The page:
Many players are involved in developing the component devices and systems that make up the ubiquitous IoT, as well as their related Standards. An important part of SC 41 activities will be to liaise, with other IEC technical committees (TCs) and subcommittees (SCs), as well as with other standards development organizations (SDOs) and groups within the industry. SC 41 already liaises with ISO and ITU-T, and the Advancing Identification Matters (AIM), Industrial Internet Consortium (IIC), Open Connectivity Foundation (OCF), Open Geospatial Consortium (OGC), Global Language of Business (GS1), and the International Council on Systems Engineering (INCOSE).
“We have to be systematic and work with a lot of different people, so this will be a big challenge as there are around 24 IEC TCs and SCs. For example, our edge computing work will liaise with ISO/IEC JTC 1/SC 38 for cloud computing and our trustworthiness study group will work with ISO/IEC JTC 1/SC 27 on IT security techniques, while our wearables study group will be in regular contact with IEC TC 124 which covers wearables and their technologies. Then there are our Systems Committees, for active assisted living (SyC AAL), smart cities (SyC Smart Cities) and the newly established SyC Smart Manufacturing. This year we also hope to expand our external liaisons”, said Coallier.
A busy year ahead
Countless applications use IoT technology. From entertainment, communicating and purchasing goods and services, to running appliances and systems (security, heating and lighting) in homes and cars (GPS location, weather, traffic, entertainment etc.), SC 41 has a busy and varied workload, as Coallier comments below.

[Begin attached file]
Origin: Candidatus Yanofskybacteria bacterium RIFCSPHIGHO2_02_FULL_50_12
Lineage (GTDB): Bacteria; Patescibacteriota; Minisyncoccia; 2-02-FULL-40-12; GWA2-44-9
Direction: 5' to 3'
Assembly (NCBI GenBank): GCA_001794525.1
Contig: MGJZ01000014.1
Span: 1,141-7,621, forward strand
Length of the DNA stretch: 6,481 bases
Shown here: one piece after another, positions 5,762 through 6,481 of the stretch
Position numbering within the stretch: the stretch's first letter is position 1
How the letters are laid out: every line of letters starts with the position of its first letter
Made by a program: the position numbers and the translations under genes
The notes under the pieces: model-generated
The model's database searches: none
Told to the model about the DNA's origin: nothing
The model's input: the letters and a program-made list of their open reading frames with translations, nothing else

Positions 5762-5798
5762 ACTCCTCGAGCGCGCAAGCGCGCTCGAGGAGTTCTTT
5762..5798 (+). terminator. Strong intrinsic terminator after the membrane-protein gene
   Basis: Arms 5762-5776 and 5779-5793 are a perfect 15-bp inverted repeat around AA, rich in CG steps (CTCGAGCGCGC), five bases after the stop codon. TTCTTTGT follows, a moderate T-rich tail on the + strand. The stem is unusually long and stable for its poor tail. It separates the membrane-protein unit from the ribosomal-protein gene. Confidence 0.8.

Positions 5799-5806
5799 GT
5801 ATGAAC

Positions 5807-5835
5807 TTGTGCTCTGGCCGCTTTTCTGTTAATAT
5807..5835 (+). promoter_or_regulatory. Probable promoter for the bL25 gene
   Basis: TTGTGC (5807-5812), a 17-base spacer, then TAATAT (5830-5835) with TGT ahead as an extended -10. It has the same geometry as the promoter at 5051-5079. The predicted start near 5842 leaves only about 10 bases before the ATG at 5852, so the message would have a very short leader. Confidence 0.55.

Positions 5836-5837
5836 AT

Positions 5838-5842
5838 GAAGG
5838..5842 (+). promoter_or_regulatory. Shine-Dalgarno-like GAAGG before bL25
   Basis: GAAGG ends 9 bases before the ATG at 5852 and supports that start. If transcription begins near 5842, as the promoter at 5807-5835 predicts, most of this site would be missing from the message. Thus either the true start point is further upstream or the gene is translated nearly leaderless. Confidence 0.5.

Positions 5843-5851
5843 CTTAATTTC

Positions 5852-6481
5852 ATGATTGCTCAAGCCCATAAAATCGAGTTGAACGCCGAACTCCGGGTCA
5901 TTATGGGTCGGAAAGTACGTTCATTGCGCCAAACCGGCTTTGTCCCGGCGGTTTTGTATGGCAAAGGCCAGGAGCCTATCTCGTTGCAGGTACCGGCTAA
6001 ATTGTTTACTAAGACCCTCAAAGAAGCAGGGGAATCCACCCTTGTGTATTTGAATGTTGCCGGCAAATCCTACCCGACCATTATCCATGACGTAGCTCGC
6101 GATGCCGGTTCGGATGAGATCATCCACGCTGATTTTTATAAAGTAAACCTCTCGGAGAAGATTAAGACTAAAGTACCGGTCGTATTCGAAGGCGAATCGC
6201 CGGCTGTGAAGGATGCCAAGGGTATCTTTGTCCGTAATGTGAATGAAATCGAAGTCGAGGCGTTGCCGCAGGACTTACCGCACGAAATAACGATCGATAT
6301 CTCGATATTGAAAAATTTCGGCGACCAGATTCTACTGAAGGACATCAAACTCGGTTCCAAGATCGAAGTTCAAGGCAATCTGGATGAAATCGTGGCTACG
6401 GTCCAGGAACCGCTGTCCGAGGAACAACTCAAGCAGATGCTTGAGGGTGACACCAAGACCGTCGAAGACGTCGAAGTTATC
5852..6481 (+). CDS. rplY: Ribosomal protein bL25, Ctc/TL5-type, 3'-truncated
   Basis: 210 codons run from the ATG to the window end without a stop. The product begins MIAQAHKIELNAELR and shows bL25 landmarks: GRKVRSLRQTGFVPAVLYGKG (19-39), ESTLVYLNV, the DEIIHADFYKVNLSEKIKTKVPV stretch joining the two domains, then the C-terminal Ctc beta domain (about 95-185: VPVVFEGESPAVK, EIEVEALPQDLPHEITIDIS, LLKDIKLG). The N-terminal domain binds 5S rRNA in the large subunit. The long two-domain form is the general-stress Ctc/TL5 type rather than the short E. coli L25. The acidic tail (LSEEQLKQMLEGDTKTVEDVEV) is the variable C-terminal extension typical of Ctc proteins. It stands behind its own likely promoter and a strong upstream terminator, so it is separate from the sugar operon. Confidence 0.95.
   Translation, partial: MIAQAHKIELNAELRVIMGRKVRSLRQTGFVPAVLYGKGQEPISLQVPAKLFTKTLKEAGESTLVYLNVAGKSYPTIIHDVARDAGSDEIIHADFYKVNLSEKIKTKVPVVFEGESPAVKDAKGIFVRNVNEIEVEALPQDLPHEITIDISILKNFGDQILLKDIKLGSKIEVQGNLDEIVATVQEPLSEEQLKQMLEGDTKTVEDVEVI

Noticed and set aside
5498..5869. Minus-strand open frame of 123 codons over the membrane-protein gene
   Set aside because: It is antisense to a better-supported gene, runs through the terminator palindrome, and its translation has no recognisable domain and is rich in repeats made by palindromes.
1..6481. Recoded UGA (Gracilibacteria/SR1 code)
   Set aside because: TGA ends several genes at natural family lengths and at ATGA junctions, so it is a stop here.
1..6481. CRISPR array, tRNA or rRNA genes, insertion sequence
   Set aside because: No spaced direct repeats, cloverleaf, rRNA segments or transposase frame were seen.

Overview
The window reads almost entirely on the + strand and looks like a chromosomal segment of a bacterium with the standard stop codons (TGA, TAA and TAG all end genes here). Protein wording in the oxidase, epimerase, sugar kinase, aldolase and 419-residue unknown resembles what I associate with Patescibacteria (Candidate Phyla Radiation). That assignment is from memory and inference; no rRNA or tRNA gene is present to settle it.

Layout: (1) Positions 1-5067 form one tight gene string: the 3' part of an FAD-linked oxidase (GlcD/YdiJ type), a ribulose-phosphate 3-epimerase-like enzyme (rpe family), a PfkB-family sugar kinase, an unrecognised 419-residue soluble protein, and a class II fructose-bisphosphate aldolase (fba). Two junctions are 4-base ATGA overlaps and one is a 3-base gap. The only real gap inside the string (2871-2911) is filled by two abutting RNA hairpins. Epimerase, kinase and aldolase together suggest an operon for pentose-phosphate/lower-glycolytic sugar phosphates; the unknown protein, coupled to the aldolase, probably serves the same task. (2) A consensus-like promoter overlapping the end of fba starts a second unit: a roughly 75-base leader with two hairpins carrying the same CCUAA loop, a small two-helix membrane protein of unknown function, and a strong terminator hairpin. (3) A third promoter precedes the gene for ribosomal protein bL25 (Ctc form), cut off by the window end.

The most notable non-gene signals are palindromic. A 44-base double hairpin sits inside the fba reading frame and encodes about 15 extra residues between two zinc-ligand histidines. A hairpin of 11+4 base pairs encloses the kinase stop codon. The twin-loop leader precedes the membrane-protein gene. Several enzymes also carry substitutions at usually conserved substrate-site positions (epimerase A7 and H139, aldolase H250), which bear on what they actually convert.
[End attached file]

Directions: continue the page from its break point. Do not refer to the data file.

Industrial IoT (IIoT) essentially refers to all IoT application domains excluding the home market. This includes advanced manufacturing, healthcare, precision agriculture, smart grids and energy management, etc.
“There’s plenty to do and it’s important that our Standards cover the needs of these application domains properly.”
Real time IoT
Many IoT systems must be able to react to events in real time. This is an attribute of a class of systems called cyber-physical systems (CPS), which are key to applications such as advanced manufacturing and smart grids.
“Work in this area is essential, for instance, the National Institute of Standards and Technology (NIST) has already published documents in this area, and I’m looking forward to the recommendations of this study group.”
Whether the grid, a home, a medical wearable or vehicle infotainment, connected devices and systems must be protected from cyber threats, to ensure the safety of users and security of private data, and be safe, responsive, reliable, available and resilient. IoT trustworthiness is a systems engineering concept that covers all the attributes involved in having stakeholders ‘trust’ an IoT system.
“This is a very key topic for IoT and this study group will work with other IEC subcommittees including IT security.”
Wearables refers to a class of IoT devices that are worn on or implanted in the body. While there are many applications for wearables, one of them is healthcare.
“Just like in a factory, where one of the advanced manufacturing features that people are looking for is predictive maintenance for all the factory equipment, you can apply predictive maintenance to the human body. You do this by processing all the data collected by sensors in or on the body, and try to predict conditions and events as you look at how the body reacts when you walk or do fitness. Then you use this to detect patterns and a condition that may be slowly developing. There are many possibilities in this area and there will be a number of work projects for the wearables group.”